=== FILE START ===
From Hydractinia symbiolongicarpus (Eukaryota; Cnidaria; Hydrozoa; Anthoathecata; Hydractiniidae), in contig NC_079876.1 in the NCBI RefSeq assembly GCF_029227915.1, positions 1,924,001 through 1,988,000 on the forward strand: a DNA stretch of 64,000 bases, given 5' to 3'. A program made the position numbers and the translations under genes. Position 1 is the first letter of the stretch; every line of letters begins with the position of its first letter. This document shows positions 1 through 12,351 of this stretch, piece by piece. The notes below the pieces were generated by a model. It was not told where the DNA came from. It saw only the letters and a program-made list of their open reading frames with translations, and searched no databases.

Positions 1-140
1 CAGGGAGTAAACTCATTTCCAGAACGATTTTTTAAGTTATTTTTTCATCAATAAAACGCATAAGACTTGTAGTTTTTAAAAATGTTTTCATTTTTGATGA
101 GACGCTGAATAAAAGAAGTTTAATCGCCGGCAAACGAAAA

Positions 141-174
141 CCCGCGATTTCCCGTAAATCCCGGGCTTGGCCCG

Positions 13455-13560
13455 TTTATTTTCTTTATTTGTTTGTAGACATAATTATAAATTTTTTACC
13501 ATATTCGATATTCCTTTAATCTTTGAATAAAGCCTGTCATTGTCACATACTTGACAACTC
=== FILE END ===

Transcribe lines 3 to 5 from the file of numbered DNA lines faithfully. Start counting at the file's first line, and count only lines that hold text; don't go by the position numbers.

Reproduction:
1 CAGGGAGTAAACTCATTTCCAGAACGATTTTTTAAGTTATTTTTTCATCAATAAAACGCATAAGACTTGTAGTTTTTAAAAATGTTTTCATTTTTGATGA
101 GACGCTGAATAAAAGAAGTTTAATCGCCGGCAAACGAAAA

Positions 141-174